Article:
with a roof terrace and a landing below their apartment, and the door had been
warped by the weather and it had been kicking open from the outside in. And I
walked into their apartment and I thought, wow this is great. I looked out the
window and the roof terrace was about a meter and a half to the left and down,
and I thought I could just hop across. But instead I got onto this piece of lead
flashing running down the wall, like a drain pipe but not, and I just fell back.
I didnít, it was rusty and old and it wasnít much to hold on to and I fell back
three floors and landed on a Ė
JL: Three floors?
OB: Yeah. I had a sort of really narrow escape because I landed the roof
terrace below that was belonging to the neighbors below, and there was an old
washing machine that was left out and I fell in-between the railings that were
going around it and the washing machine, and I was just like there. They
couldnít get to me because there was nobody in the apartment, they had to get
helicopters and firemen with fire engines to try and get to me. It was pretty
JL: When you break your back arenít you sort of confined to a wheelchair? I
mean, thatís pretty serious.
OB: It was a very narrow escape. They told me I wouldnít walk for a while,
they didnít think the first four days, because I had no strength in my legs, but
I bruised my spinal cord and I hadnít severed it so I was very very lucky, and
it sort of kind of changed my whole approach to life. Because I was a little bit
reckless. Iíd broke my leg on a motor bike and I had sort of broken my other leg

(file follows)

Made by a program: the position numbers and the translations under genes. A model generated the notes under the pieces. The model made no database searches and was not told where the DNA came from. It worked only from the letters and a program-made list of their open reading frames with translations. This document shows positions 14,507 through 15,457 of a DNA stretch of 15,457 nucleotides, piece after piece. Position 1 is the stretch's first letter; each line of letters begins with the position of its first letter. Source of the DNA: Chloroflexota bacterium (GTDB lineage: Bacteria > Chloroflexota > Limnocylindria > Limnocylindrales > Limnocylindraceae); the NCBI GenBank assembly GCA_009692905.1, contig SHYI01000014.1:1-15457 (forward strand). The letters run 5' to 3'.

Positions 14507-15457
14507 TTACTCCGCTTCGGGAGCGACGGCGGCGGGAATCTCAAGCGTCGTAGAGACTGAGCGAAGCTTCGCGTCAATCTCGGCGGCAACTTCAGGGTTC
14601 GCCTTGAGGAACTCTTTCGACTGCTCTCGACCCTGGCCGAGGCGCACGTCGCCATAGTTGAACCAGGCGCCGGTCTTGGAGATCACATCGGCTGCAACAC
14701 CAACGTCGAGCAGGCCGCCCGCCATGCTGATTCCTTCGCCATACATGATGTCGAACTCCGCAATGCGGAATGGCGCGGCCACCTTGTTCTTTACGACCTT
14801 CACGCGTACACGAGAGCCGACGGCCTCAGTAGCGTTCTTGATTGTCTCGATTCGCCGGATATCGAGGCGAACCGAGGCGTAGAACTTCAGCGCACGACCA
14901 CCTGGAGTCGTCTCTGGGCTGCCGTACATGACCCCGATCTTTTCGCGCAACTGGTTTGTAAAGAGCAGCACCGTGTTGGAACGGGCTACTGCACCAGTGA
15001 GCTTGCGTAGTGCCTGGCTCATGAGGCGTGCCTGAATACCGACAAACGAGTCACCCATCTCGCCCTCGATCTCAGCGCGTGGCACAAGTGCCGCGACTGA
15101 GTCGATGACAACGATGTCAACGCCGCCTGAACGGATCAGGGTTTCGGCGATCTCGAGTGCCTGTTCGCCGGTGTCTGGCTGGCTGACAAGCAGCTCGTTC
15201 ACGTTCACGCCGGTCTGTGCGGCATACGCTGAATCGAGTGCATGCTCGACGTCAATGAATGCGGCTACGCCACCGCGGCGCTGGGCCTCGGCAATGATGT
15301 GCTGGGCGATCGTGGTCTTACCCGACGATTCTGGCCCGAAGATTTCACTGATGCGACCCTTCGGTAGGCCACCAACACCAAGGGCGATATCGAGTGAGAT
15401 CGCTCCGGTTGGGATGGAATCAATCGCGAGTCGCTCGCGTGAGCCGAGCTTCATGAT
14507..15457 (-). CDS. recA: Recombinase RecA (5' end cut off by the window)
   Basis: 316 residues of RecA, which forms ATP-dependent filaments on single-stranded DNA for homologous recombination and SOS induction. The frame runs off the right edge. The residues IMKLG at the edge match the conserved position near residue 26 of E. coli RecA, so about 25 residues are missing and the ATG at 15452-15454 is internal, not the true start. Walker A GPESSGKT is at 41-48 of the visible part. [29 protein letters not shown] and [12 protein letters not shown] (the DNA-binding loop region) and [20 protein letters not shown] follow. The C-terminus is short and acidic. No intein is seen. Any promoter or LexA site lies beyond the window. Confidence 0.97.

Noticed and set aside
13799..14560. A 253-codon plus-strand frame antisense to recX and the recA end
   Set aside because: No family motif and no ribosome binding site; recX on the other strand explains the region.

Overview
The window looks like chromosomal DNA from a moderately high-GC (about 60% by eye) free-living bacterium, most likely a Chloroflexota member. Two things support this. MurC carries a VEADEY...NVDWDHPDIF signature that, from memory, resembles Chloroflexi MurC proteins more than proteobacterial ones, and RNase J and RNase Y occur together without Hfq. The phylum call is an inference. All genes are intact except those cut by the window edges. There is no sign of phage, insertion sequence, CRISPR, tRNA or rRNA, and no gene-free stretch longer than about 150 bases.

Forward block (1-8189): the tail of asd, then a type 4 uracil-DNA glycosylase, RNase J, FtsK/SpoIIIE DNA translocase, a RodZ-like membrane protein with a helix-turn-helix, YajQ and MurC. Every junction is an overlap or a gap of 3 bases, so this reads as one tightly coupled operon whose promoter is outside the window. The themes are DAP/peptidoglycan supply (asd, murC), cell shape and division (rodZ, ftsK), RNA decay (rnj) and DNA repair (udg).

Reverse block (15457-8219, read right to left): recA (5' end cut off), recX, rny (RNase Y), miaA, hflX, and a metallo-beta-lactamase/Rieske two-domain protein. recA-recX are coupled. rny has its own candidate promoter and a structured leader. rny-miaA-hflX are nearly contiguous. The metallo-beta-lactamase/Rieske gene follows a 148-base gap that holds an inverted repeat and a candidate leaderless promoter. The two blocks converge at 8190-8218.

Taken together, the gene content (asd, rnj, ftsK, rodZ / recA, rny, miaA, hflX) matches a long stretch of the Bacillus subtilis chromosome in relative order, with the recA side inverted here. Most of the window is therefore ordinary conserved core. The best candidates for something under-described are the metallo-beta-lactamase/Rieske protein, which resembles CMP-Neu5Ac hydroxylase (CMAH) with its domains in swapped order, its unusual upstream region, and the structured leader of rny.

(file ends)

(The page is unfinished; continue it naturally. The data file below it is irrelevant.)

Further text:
skiing and snowboarding and had injuries. Not very elf-like. Like Legolas would never
fall off a motor bike, you know what I mean? But it was . . . I kind of think of
it as a really good thing. I think that things that happen to you that feel like
their going to ruin your life actually thereís always something really positive
to have out of it.
JL: I think thatís a really good attitude to have. Now tell us about Return
of the King. These are epic movies. Iím astounded when I see them how visual
they are. Itís almost like you have to see them 4 times to go, hey, I didnít see
that dragon in the corner before! Tell us about what happens in this one.
OB: Well, this is the last chapter of the three and I think the last of any
movie is always the most exciting, you know? Because itís sort of the dramatic
conclusions to whatís been two films already and this is the third. So really
you get a sense of closure on this and you see what happens to the Ring. I mean,
if you donít know, the books obviously quite well read and well known and
everything but basically it all ends well. You just get a real sense of Aragorn becomes King,
Frodo and Sam go off to Mt. Doom
and do their business with the Ring and it sort of works out well.
JL: And you have blonde hair and blue eyes.
OB: Thatís right, yeah.
JL: (to audience) Heís not a natural blonde. (cues monitor) Letís take a
look. Whatís happening here? You know this scene?
OB: This is, I think this is as we enter the Paths of the Dead. This is about
Aragorn assuming his
responsibility to become a king. Part of it, he can call on the Dead to help him
(Shows clip of Aragorn, Legolas, Gimli entering Paths of
JL: Terrific job! Orlando, please, please come back and see us again!
OB: Love to.